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Opening Arguments Begin In Trial Of Kylr Yust, Charged in Murders of Kara Kopetsky And Jessica Runions

040521_cm_KylrYust
Kansas City Police Department via AP
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Kylr Yust is accused of killing Kara Kopetsky, left, and Jessica Runions. His trial started Monday.

The prosecution and defense presented opening arguments Monday in the trial of Kylr Yust who is accused of murdering two young women whose disappearances occurred 10 years apart.

The first day in the long-awaited double murder trial of Kylr Yust, 32, was a short one. After opening arguments, Cass County Judge William B. Collins dismissed the jury of 13 women and three men, telling them to sequester in their rooms until 8:30 a.m. Tuesday when testimony will begin. They were also instructed to ignore media coverage of the case, not to post anything to their social platforms, and not to discuss the case outside the courtroom.

Jury members were selected from the St. Louis area, making the trip across the state this morning, to prevent any bias local residents might have resulting from the extensive publicity and emotion surrounding the murders of 17-year-old Kara Kopetsky in 2007 and 21-year-old Jessica Runions in 2016.

Cass County Prosecuting Attorney Ben Butler wasted little time making his case in the opening arguments, describing how the defense will present evidence that Yust allegedly killed both young women “with his hands.”

Court documents outline how Yust allegedly choked both women to death, and disposed of their bodies in roughly the same wooded location south of Belton, Missouri.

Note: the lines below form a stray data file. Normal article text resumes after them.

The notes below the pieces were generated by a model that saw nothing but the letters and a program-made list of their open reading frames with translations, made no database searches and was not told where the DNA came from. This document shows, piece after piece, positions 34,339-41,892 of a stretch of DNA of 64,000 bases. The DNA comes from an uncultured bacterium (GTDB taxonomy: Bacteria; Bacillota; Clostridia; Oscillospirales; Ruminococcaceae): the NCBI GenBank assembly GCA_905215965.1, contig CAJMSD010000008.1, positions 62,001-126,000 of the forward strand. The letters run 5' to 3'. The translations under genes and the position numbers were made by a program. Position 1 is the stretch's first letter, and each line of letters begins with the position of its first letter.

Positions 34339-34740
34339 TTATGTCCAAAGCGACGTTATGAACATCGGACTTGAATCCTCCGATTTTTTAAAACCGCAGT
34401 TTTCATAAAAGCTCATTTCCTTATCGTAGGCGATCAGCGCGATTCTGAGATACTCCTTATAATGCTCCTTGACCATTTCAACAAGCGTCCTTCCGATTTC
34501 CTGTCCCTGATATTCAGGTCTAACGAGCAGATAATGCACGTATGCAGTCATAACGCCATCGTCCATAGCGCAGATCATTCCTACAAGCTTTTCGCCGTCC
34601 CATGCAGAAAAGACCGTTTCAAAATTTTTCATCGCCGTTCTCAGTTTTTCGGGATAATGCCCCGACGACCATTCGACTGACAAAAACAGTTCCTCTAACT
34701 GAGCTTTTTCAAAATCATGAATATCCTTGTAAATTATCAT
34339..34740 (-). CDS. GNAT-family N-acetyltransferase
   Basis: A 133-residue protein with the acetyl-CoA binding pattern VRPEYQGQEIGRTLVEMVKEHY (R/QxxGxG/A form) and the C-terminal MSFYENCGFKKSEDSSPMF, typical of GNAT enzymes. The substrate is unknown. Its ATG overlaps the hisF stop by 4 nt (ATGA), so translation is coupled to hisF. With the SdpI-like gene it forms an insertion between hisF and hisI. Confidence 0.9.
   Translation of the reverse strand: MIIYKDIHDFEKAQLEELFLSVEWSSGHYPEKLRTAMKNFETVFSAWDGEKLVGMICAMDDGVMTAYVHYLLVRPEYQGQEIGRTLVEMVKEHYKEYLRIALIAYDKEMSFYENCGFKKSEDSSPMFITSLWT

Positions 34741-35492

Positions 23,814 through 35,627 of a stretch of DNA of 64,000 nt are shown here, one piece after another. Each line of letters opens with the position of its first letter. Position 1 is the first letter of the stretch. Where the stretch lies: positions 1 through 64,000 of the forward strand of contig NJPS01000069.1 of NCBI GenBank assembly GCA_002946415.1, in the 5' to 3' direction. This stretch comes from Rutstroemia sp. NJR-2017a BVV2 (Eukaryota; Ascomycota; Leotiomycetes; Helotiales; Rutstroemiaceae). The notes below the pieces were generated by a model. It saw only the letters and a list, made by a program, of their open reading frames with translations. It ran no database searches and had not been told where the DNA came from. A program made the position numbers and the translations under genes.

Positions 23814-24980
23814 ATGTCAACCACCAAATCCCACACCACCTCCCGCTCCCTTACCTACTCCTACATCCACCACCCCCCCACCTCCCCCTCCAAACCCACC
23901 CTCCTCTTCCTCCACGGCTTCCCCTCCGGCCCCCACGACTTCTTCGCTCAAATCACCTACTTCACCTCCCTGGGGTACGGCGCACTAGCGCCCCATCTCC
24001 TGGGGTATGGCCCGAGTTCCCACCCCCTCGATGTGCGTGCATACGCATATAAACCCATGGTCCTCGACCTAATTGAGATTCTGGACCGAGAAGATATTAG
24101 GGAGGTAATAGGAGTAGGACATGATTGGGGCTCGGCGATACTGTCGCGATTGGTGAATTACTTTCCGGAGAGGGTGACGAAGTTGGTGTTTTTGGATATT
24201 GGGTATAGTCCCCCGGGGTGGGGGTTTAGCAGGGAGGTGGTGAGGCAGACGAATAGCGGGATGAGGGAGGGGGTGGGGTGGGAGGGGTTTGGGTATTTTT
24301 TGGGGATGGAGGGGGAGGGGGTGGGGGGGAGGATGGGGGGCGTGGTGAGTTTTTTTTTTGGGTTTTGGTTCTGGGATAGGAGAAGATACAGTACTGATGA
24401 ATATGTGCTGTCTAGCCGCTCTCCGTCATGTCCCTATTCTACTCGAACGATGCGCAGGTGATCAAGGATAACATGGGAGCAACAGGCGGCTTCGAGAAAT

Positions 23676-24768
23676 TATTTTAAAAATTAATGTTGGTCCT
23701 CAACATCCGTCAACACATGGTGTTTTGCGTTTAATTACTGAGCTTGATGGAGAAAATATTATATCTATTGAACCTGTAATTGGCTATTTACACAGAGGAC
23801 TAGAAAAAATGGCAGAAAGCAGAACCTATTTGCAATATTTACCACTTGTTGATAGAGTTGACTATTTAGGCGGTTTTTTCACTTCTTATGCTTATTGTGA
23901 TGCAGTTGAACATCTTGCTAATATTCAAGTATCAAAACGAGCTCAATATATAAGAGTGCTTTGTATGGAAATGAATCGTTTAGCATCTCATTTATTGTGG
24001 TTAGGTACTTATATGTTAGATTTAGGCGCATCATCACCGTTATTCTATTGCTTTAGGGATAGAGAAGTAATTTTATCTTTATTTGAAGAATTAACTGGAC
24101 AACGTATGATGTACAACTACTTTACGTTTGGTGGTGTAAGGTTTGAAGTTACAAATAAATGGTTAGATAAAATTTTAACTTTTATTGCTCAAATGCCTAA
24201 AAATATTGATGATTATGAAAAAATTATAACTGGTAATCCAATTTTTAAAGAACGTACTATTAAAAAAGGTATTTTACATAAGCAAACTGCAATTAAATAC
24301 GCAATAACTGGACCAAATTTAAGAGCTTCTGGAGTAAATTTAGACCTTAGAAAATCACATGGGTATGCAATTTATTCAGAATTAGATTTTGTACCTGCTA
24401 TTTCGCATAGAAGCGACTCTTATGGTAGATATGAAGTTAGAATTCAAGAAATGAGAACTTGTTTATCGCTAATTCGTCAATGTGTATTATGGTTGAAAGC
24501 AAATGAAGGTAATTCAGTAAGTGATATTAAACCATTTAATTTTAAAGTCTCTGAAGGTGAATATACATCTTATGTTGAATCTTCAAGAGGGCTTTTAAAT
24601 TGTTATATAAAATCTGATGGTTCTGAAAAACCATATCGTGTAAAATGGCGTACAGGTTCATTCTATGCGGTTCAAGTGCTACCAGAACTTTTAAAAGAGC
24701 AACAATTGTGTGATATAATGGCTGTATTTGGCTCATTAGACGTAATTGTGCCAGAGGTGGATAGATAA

“After killing Jessica, he went back to ‘his spot,’ and he threw Jessica Runions' body in the same spot he had thrown Kara’s years before,” Butler said.

Defense attorney Sharon Turlington spent the better part of an hour laying out a narrative that seeks to prove that Yust had alibis for the prosecution’s evidence linking him to the murders of the two young women. Turlington said the defense will prove police mismanaged the investigation and that the case against Yust is not based on any physical evidence.

“Another thing you’ll learn about this case,” she said, “is that there is no physical evidence, not one hair or drop of blood connecting Kylr to these homicides."

Yust was charged with murder late in 2017 after a mushroom hunter came across human remains in the area of Y Highway and 233rd Street in Cass County. Testing revealed the skeletal remains were those of Kopetsky and Runions.

Judge Collins said testimony would begin at 8:30 a.m. on Tuesday and continue through Saturday.

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